Talks Nicholas Winton Events
Czech and Slovak Kindertransport
The word ‘Kindertransport' is used to describe the large scale
transportation by train of thousands of endangered, mostly Jewish,
children from Austria and Germany to Great Britain in 1938 and 1939
(Kinder means children in German). The same term became used for the Czech
and Slovak rescue of endangered children which was organised in 1939 by
Nicholas Winton with the help of Trevor Chadwick and other volunteers both
in Prague and London.
Nicholas Winton (known to friends and family as Nicky) was a 29 year old
stockbroker in London, when at Christmas 1938 he was phoned by a close
friend Martin Blake. They had been due to take a party of schoolboys from
Westminster School, where Martin was a teacher, on a skiing holiday.
Martin had phoned to cancel and tell Nicky that he was in Prague and Nicky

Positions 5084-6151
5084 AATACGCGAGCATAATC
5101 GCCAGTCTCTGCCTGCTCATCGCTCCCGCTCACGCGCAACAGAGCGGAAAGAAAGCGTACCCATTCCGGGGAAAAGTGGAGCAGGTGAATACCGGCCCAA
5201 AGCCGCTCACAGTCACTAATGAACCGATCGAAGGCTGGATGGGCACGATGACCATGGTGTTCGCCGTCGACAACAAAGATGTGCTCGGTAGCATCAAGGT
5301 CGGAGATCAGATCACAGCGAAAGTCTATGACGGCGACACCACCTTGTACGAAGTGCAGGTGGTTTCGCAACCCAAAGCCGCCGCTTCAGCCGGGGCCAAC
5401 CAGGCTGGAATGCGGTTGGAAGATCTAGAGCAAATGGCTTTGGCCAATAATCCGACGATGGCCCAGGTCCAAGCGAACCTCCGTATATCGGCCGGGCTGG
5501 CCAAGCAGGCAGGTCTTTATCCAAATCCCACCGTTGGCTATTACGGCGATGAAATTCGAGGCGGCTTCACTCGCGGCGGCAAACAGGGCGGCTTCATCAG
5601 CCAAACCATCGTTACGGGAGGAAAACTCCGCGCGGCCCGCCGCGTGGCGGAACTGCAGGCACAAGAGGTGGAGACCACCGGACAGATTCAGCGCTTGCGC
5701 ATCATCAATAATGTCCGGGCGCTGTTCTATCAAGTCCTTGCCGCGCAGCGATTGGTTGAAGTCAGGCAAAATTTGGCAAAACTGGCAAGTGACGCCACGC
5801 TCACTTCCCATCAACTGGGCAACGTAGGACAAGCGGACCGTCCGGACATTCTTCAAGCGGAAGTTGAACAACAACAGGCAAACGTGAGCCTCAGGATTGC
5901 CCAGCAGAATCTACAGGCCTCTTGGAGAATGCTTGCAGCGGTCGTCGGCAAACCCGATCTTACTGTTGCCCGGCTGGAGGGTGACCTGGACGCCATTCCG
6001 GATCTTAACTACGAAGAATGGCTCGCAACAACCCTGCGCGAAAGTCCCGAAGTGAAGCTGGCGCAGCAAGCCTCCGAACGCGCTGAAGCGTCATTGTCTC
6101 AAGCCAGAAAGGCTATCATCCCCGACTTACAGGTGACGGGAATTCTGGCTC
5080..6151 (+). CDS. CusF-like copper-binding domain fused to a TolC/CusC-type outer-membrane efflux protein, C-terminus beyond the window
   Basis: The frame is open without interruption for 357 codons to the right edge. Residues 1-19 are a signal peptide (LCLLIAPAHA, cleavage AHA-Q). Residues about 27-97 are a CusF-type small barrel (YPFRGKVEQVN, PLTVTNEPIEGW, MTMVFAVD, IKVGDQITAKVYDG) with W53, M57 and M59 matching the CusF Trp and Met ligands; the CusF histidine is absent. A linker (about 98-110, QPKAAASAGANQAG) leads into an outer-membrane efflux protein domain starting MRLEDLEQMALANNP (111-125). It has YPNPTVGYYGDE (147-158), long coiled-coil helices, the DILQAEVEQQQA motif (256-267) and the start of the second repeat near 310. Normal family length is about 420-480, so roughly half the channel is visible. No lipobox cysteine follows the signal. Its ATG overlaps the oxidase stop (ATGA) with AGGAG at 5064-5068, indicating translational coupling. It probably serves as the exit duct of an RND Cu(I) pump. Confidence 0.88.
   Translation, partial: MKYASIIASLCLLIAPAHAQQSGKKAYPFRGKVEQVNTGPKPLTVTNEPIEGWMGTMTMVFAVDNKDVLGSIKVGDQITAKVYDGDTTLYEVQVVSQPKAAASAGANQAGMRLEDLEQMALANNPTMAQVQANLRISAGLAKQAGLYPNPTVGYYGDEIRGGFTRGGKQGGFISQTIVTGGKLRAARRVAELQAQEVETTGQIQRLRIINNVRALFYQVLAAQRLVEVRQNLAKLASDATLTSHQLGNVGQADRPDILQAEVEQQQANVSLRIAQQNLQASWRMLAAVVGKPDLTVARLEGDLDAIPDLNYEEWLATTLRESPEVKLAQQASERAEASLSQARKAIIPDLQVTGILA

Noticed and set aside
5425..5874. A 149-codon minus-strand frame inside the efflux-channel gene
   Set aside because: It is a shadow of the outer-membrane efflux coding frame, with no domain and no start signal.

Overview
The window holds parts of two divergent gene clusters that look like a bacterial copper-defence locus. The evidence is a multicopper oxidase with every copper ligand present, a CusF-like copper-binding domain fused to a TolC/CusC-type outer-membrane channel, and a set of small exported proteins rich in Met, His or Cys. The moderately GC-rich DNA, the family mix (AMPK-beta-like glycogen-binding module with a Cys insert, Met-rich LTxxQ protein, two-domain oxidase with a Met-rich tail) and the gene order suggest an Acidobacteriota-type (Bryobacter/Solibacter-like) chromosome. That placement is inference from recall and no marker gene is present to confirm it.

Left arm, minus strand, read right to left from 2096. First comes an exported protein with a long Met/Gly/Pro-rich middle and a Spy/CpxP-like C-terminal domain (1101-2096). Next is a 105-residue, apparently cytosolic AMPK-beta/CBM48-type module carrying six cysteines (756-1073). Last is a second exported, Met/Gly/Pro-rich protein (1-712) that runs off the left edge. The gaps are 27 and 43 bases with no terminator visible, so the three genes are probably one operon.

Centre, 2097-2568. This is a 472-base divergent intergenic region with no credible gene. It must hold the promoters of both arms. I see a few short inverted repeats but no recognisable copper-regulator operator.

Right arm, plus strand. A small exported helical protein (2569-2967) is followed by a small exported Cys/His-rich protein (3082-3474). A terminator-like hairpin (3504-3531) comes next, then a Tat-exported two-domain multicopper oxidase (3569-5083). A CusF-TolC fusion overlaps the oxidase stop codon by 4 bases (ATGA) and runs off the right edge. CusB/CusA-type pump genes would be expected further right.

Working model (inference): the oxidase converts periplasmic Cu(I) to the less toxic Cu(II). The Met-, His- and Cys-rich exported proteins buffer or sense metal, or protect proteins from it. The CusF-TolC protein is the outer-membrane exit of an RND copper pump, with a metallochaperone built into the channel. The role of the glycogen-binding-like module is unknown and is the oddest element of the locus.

should come out to see what he was up to.
Nicky's change of plan led him to Prague on New Year's Eve, to a meeting
with Doreen Warriner, the volunteer head of the Prague office of the
British Committee for Refugees from Czechoslovakia (BCRC) who Martin was
assisting. They were attempting to help refugees who had fled the
Sudetenland after the Munich Agreement on 29 September 1938, which gave
the Sudetenland to Hitler in return for “peace in our time”, a guarantee
by Hitler of no further expansionist claims.
Their work was mainly with those on Hitler's ‘wanted list' – basically
anyone who had criticised him, particularly Social Democrat politicians,
communists and other intellectuals, who would be arrested if they fell
into German hands. These families were being sent via Poland to safety
abroad – a huge undertaking and being accomplished in the maelstrom of a
city under siege from the thousands of refugees desperate for help – food,
money, shelter and safety.
The crisis unfolding in Czechoslovakia became clear to Nicky over the
first few days as he assisted at the offices of aid agencies and visiting